Colloquia - “Memory Modification During Sleep Benefits Learning, Creativity, and Well-Being”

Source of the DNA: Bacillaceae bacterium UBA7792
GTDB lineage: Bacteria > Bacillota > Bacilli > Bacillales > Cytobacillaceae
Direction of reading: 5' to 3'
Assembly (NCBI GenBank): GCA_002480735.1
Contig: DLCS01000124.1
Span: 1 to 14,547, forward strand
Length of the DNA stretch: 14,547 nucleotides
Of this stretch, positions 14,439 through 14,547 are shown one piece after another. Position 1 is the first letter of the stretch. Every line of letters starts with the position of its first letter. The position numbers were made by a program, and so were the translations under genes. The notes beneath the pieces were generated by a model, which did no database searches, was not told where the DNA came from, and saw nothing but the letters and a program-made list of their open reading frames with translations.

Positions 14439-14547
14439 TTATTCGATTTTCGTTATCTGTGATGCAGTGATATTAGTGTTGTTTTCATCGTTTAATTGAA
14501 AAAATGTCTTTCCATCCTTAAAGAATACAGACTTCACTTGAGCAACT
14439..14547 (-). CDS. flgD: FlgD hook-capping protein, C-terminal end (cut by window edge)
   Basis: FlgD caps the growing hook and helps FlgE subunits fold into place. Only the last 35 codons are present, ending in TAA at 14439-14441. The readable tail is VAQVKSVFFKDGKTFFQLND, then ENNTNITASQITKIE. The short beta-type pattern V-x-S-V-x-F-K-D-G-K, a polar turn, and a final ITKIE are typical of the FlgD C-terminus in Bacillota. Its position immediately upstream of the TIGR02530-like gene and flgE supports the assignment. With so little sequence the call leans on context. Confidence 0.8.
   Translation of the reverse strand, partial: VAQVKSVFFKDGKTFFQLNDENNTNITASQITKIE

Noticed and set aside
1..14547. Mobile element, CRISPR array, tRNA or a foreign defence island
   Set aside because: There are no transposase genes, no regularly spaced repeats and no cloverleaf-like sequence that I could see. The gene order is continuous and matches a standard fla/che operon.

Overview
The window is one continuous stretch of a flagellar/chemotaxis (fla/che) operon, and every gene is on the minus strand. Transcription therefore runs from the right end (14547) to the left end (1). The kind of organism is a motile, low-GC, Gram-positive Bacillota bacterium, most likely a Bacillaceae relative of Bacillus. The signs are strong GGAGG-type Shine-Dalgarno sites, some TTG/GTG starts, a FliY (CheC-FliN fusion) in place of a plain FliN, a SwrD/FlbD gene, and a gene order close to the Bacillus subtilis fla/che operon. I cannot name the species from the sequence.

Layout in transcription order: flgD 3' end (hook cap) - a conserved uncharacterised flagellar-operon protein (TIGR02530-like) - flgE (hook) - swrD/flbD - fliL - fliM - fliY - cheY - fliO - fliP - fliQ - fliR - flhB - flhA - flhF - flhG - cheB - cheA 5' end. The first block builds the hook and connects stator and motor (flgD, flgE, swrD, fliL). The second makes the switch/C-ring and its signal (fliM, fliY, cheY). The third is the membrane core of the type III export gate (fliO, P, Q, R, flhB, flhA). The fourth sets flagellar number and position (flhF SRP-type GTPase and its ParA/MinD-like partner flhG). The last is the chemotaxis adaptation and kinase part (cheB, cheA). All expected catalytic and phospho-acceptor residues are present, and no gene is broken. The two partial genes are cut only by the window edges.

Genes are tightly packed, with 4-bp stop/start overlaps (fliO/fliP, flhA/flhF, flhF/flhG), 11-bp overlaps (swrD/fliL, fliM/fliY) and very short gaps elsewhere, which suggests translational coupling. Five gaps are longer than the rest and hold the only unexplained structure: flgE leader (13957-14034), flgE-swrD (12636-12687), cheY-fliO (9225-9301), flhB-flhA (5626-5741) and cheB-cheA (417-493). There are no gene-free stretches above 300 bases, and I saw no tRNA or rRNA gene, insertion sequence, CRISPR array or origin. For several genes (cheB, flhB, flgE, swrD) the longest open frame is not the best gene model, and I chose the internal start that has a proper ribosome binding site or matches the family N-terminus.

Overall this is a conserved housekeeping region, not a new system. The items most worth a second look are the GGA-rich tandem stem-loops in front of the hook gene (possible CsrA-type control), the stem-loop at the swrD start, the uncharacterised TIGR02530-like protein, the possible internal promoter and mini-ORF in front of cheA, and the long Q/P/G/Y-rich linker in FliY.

Whereas memory research has mostly focused on input and output, intervening processing during the time between acquisition and retrieval is also relevant. A growing body of evidence implicates sleep in changing memory storage. In particular, subtle auditory stimulation has been used to selectively encourage memory reactivation during sleep, which thereby improves learning. With a variant on these procedures, we have also demonstrated the feasibility of two-way dialogue during dreaming. Research on memory processing during sleep is providing novel ways to enhance the various benefits of sleep in a variety of circumstances.